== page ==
Answering Our Nation’s Call: The Life & Times of a Missile Alert Facility Manager

Written by: Airman 1st Class Trust Tate, 5th Bomb Wing Public Affairs


At first glance the fields surrounding Minot may seem desolate with dirt roads, wildlife and endless fields. However, if you look a little closer, you’ll see areas teeming with human activity.

Surrounding Minot are fortresses enclosed with chain-link fencing operating, preserving, and protecting the Minuteman III intercontinental ballistic missile. These enclosures are also known as Missile Alert Facilities.
The ICBM mission is essential to the United States’ strategy of nuclear deterrence.

The brave men and women who manage and protect these facilities are missileers monitoring the missile, security forces members safeguarding the site, chefs feeding the people on site, and the missile alert facility manager making sure everything runs smoothly.

MAFs operate 24 hours above and below ground around the clock, with personnel working 12-hour shifts and being housed on site.

“Our job as Missile Alert Facility managers is to take care of the members and the facility in which the intercontinental ballistic missile mission takes place in the missile field,” said Staff Sgt. Edward Maruna, 742nd Missile Squadron facility manager. “We do just about everything around the MAF to include taking care of the grounds, like mowing in the summer, snow removal in the winter, and small jobs such as painting and replacing carpet.”

Maruna states that facility managers (FM) are an absolute necessity in regards to missile safety, and the wellbeing of those safeguarding them.

“The MAFs don’t operate without us, our whole job is to maintain the facility and people,” Maruna states. “If we’re not here the snow is not getting moved, security forces won’t be able to hit the missile sites, and that leaves assets unsupervised which can leave them compromised.”

Maruna acts in direct support of the Airmen working on site, so he does his best to make sure they are comfortable and motivated to tackle the mission.

“When everyone’s out here this is their home, and it’s our job to make sure that they’re comfortable and safe,” Maruna said. “They can come back and recharge, so when they go do their jobs they’re 100% ready to go.”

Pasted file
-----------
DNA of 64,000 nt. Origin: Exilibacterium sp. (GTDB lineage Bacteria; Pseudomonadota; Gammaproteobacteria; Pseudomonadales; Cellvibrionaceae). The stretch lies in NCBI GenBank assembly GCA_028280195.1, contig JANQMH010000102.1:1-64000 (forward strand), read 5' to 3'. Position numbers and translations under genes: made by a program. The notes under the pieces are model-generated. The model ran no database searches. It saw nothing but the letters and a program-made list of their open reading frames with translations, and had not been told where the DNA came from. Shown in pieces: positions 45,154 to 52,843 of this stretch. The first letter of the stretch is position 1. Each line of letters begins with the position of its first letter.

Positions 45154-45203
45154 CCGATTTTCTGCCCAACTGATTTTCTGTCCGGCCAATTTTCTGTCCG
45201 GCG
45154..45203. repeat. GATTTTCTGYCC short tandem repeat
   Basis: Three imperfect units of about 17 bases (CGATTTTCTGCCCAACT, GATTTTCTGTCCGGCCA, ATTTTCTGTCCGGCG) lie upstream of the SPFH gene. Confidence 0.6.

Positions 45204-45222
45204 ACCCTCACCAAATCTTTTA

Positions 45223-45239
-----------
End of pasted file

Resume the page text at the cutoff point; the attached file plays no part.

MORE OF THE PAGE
The 91st SFG equips each missile site with two Airmen around the clock day and night.
“The facility manager helps out alot, especially in the wintertime”, states Airman 1st Class Fabian Santa-Maria, 91st SFG. “Snow is two feet in the air and he’s plowing it in minus 50 degrees.”

Maruna said he wishes the FM job was more publicized, as he would’ve applied for the special duty position earlier in his eight years of service.

“I felt stuck in my maintenance job and I didn’t feel motivated, so I applied for a facility manager job and it brought me up to Minot.” said Maruna. “The morale and attitude is way higher than anywhere else I’ve worked, including civilian life,” Maruna states.

Every day citizens drive past these facilities without fully understanding the weight of what’s being kept behind the gates; however, Maruna is all too familiar with what it takes to maintain them.

The 24/7 responsibility of a Missile Alert Facility manager requires nonstop vigilance, so as the rest of America sleeps, they don’t.

U.S. Air Force Staff Sgt. Edward Maruna, 742nd Missile Squadron facility manager, prepares for his daily equipment check at Minot Air Force Base, North Dakota, July 7, 2023. As the facility manager, Maruna is responsible for the functionality and maintenance of the equipment on the missile site. Missile sites are essential to the United States’ strategy of nuclear deterrence. (U.S. Air Force photo by Airman 1st Class Trust Tate)

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